The CQL file QQqq.cql is a simple introduction to CQL that illustrates some basic features.

running CQL

You should first of all have CQL installed and know how to run CQL. You can download the QQqq.cql example from this link or you can see in the examples directory of the main CQL distribution.

Suppose we run the file. From the command line we can run

cql -i sample.pgn QQqq.cql
The effect of this will be to run QQqq.cql on each position in each game in the pgn file sample.pgn.

Any time a position in such a game matches the CQL file QQqq.cql, the game itself will be output to the output file QQqq-out.pgn.

QQqq.cql line by line

The first line (ignoring comments) is
cql(input hhdbvi.pgn)
This tells CQL that the file is in fact a CQL file and that, by default, the input pgn file containg games to be searched is in the file hhdbvi.pgn. This is the PGN consisting of Harold van der Heijden's file of studies, see Heijden database VI interface.

The next line is the first line of the body of the CQL file, which contains the series of assertions that will be run against each position of the current game being searched. This line is:


Intuitively, this will match any position with exactly two white queens and two black queens. It is equivalent to the two lines:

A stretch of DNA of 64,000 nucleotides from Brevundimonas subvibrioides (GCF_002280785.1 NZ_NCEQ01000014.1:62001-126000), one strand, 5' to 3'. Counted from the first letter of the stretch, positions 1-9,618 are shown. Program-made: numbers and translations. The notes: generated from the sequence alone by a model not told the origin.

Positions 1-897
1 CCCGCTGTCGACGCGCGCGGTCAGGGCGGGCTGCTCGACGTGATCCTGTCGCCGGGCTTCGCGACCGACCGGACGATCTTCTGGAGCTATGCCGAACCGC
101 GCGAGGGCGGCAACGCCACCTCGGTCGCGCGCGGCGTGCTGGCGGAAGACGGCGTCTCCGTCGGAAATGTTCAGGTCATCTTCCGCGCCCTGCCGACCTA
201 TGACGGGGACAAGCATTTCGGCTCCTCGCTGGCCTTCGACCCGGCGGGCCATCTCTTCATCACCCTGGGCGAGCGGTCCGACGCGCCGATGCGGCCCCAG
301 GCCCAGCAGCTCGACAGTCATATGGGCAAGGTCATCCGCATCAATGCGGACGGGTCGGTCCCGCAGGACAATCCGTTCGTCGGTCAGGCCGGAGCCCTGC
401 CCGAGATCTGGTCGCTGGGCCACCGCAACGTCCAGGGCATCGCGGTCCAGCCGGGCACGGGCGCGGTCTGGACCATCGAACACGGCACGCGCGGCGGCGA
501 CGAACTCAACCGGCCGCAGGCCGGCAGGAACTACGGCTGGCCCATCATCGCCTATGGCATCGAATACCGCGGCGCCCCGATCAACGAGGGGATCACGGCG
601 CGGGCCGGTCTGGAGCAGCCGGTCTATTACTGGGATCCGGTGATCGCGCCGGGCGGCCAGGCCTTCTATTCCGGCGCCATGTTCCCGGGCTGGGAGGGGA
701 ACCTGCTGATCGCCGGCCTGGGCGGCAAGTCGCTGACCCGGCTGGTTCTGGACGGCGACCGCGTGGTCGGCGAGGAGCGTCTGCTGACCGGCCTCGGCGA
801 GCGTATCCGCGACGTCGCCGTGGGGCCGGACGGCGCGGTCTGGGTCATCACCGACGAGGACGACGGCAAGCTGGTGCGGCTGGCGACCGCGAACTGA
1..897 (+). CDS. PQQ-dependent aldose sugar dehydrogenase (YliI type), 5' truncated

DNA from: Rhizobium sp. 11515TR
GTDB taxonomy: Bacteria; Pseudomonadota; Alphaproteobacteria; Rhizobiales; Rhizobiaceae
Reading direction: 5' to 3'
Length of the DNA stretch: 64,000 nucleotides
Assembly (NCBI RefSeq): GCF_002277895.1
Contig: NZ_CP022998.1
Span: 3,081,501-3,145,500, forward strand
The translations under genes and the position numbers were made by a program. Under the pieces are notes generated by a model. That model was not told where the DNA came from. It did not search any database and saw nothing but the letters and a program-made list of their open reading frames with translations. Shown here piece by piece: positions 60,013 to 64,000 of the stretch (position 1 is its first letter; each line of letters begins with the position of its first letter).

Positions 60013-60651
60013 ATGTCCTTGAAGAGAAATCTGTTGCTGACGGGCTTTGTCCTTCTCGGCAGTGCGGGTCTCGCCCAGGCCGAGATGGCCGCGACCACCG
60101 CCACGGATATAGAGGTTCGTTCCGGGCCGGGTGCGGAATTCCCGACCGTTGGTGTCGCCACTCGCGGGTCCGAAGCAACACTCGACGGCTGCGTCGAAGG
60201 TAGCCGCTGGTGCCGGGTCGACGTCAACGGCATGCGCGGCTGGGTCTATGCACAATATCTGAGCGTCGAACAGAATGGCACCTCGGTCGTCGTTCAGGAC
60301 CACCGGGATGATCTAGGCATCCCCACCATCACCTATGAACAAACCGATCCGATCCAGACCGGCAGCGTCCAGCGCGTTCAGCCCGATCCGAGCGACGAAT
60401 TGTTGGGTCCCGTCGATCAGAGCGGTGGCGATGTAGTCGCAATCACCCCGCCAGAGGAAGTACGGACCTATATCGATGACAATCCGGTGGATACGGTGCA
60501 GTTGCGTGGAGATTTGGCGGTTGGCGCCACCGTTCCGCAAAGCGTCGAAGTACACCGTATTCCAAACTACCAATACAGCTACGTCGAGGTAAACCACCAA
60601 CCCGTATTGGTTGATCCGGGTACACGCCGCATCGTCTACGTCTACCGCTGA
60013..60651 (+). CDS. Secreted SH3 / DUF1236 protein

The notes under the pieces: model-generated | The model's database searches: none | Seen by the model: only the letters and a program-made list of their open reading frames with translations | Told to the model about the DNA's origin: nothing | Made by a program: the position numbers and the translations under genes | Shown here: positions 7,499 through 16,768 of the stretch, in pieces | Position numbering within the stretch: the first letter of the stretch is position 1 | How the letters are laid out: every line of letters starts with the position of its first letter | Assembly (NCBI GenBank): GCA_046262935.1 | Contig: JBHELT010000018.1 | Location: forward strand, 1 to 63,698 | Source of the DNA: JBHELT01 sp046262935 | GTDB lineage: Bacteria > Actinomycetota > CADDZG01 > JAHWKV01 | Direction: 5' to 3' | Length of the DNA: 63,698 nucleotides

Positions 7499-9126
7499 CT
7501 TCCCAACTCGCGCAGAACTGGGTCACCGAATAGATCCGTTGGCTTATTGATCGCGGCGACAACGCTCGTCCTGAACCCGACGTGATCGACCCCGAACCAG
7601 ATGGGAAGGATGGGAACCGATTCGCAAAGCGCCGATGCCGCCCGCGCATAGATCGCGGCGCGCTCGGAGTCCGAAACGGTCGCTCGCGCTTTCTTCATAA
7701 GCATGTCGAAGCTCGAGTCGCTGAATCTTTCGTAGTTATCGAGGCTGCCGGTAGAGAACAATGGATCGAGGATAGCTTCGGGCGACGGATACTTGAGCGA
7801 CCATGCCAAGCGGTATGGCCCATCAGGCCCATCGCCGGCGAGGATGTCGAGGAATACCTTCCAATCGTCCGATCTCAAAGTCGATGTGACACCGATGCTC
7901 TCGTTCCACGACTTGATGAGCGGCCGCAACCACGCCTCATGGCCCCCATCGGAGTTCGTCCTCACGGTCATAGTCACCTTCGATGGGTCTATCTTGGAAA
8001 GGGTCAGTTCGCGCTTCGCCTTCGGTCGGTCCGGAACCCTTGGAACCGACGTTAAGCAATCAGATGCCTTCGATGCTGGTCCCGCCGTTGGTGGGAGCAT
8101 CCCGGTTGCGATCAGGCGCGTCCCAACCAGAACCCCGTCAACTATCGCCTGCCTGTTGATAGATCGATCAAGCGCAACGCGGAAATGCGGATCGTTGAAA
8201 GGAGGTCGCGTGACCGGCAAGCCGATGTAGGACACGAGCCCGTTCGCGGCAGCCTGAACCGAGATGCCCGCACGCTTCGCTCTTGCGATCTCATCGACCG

Now, one might think that ==2 simply means "a position with exactly two white queens." And in a sense that description is accurate.

But more precisely, the symbol is a piece designator which denotes a set of squares. In this case, is the piece designator that is the set of squares on which there is a white queen in the current position. (The currentposition is the position being looked at by CQL).

For example, if there were white queens on d4 and e8, then would stand for a set with two squares in it, d4 and e8.

Given any set of squares at all in CQL, say x, the expression

is the number of squares in x. Thus,
would has a numeric value equal to the number of white queens in the current position.

Finally, if x is any set, then

x == 2
is shorthand for
#x == 2


which is true if the set of squares containing white queens has exactly two elements, i.e., that there are two white queens in the current position.

Similarly, ==2 is true if there are two black queens in the current positions.

The last line of the body is

Here, is a special symbol that means any piece, white or black. more exactly, is a piece designator that represents the set of squares containing a piece (or pawn).


The body of the CQL file QQqq.cql contains two filters. A filter is an expression that is true or false of any particular position.

The first filter is

which is true when there are exactly two black queens and exactly two white queens in the current position.

The second filter is

which is true if there are exactly 6 pieces in the position.

A CQL file matches a position if each filter in the body of that CQL file matches the position. The body of QQqq.cql will match any position with 6 total pieces, two of which are white queens and two of which are black queens.

If a game has a position (in the main line) that matches such a position, the game will be output to QQqq-out.cql. In addition, there will be PGN annotations added to each matching position in this matching game. The annotation will be just the single comment CQL although this can be changed in many ways.